Have you received Jesus Christ as your personal savior? Have you ever heard that question before? I must confess that I’ve always found the phrase a bit odd. When I read or hear it, I have a knee jerk reaction in the form of another question. Have I received Jesus as my personal savior, as opposed to what, an impersonal one?
“Personal Savior” makes me think of Jesus at a mixer handing out business cards with Jesus of Nazareth featured prominently on its center and the job title “Personal Savior” in finer print right below. People work as personal trainers, so I suppose a Personal Savior is not too much of a stretch.
I find the phrasing redundant and nearsighted. A drowning man rescued by the life guard knows he has been saved. He doesn’t then introduce the life guard to his friends as “my personal life guard.” The life guard is there for all who are in the water. Jesus saved me, and while I sense that in an intimate and personal way, He is the Savior of the world. Jesus certainly cares about people individually, but the mission He gave us was the discipling of nations.
19 Go therefore and make disciples of all nations, baptizing them in the name of the Father and of the Son and of the Holy Spirit,
20 teaching them to observe all that I have commanded you. And behold, I am with you always, to the end of the age.” ESV
The Great Commission often gets translated into asking individuals if they’ve received Jesus as their “personal savior.” Salvation is assumed in discipleship. Note that Jesus commanded us to make nations disciples, to baptize nations in the name of the Father, Son, and Holy Spirit, and that we would teach nations to observe the commands of Christ. I think this reality of the Great Commission is watered down to individualism and individual salvations in evangelical circles because of a lack of understanding about kingdoms in general and the kingdom of Christ in particular.
12 giving thanks to the Father, who has qualified you to share in the inheritance of the saints in light.
13 He has delivered us from the domain of darkness and transferred us to the kingdom of his beloved Son,
14 in whom we have redemption, the forgiveness of sins. ESV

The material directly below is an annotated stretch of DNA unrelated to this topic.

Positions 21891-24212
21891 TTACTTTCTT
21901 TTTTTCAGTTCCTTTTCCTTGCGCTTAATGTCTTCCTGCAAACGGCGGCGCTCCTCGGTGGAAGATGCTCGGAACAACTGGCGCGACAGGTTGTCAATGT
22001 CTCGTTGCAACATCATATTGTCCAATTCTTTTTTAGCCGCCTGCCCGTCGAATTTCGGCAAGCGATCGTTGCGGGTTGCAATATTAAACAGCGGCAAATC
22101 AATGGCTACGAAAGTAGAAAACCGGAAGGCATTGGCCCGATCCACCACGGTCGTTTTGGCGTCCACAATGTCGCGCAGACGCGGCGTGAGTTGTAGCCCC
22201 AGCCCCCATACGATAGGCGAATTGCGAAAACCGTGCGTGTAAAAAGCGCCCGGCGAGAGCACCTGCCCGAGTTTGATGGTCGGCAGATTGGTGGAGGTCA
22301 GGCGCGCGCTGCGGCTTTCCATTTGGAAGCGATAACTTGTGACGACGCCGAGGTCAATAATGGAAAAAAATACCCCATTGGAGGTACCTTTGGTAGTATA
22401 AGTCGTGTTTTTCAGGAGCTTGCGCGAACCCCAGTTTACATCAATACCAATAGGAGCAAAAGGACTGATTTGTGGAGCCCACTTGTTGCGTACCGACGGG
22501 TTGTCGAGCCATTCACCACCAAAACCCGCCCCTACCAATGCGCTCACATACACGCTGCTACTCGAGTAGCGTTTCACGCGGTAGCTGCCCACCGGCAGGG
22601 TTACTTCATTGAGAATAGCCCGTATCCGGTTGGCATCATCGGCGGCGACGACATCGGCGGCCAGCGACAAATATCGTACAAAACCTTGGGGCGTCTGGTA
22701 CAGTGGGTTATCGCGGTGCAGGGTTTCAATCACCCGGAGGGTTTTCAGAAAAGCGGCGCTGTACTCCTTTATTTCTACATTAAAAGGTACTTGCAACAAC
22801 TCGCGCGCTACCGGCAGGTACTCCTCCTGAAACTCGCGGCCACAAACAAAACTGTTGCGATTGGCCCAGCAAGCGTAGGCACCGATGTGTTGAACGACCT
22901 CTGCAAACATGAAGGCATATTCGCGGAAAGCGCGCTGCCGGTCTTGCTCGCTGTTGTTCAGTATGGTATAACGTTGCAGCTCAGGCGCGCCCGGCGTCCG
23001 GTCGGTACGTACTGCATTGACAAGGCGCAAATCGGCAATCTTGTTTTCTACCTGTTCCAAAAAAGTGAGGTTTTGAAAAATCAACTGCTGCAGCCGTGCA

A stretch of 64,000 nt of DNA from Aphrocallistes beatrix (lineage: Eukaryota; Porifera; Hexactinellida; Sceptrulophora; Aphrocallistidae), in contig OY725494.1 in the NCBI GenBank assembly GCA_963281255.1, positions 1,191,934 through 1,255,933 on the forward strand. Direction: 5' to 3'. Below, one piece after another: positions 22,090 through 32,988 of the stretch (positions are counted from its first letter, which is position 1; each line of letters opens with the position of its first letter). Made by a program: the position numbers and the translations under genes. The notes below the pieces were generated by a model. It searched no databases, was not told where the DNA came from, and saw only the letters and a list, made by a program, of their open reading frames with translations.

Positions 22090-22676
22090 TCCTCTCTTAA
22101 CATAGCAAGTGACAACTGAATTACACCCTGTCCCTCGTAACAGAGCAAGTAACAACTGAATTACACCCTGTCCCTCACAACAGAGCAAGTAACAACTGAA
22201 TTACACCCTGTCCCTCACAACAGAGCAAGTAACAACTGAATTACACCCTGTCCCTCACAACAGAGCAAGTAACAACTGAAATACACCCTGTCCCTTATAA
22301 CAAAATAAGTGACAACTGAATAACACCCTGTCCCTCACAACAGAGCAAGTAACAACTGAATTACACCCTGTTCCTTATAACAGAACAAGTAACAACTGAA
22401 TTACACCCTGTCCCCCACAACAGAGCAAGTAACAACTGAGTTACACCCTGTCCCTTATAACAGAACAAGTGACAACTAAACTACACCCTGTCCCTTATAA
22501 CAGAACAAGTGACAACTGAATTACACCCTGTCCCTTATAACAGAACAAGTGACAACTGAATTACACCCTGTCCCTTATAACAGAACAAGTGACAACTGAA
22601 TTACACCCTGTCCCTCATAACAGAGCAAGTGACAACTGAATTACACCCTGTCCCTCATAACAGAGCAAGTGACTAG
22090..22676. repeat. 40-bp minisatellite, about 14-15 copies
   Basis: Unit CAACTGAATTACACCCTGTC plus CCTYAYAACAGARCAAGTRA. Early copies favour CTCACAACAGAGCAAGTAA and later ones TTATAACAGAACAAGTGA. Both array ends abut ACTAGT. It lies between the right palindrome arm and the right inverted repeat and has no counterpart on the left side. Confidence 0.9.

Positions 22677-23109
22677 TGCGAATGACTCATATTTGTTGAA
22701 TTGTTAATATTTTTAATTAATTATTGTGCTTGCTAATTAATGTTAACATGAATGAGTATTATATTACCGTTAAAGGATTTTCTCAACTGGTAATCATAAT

We were born in the domain of darkness, the devil’s district and jurisdiction. When we were born again, the Father took us out of the devil’s clutches and placed us in the Beloved Son’s kingdom. Along with becoming new creations in Christ Jesus, we also took on a new citizenship. We were placed in the kingdom of Christ. This kingdom is both our starting point and the reward of inheritance. Our walk is not about striving to get into the kingdom; it is about walking worthy of the kingdom to which we belong.
4 But God, who is rich in mercy, for his great love wherewith he loved us,
5 Even when we were dead in sins, hath quickened us together with Christ, (by grace ye are saved;)
6 And hath raised us up together, and made us sit together in heavenly places in Christ Jesus: KJV
We are in Christ and He sits on the throne in heaven at the Father’s right side. To hope for heaven is a consolation. To understand that we are already seated there is a revelation. Kingdom’s have thrones. Those of us born under democratic governments lack the experience of the power of a true monarchy. Jesus is the king. His edicts are not up for a vote. What He says goes. Our choice as subjects of His sovereignty is to follow and remain or disregard and risk outer darkness.
21 And you, that were sometime alienated and enemies in your mind by wicked works, yet now hath he reconciled
22 In the body of his flesh through death, to present you holy and unblameable and unreproveable in his sight:
23 If ye continue in the faith grounded and settled, and be not moved away from the hope of the gospel, which ye have heard, and which was preached to every creature which is under heaven; whereof I Paul am made a minister; KJV
“If” is a small word with big implications. We will only be found beyond reproach IF we continue in the faith and are not moved away from the hope of the gospel. If we begin to doubt His coming, we will start behaving like the unjust servant who abused the other servants. The holiness of our walk is the real indicator of the fervor of our hope. To the degree that we believe the Lord can return at any moment will be the degree that we avoid sin at all costs.
35 Therefore do not throw away your confidence, which has a great reward.
36 For you have need of endurance, so that when you have done the will of God you may receive what is promised.
37 For, “Yet a little while, and the coming one will come and will not delay;
38 but my righteous one shall live by faith, and if he shrinks back, my soul has no pleasure in him.”
39 But we are not of those who shrink back and are destroyed, but of those who have faith and preserve their souls. ESV
Faith, like salvation, is not a one-time event. We came alive through faith, but that was not the end. We need to live our lives through faith. Alive is an adjective. To live is a verb. Faith is the fuel through which our lives are to be lived if we seek to continue in Him, to remain enthroned with Him in His kingdom. Hebrews 10:38 and Romans 1:17 both quote Habakkuk 2:4, “but the just shall live by his faith.” The Hebrew word translated “by his faith” is ‘emunah, the basic meaning of which is “certainty” and “faithfulness.”
It is in certainty of Jesus as the Way, the Truth, and the Life and in faithful adherence to His direction that we are to live our lives. This is the path that disciples must walk in order to receive the reward of inheritance. If we shrink back from the Savior and live a life of disobedience to the King, we will suffer loss. Jesus takes no pleasure in reprobates.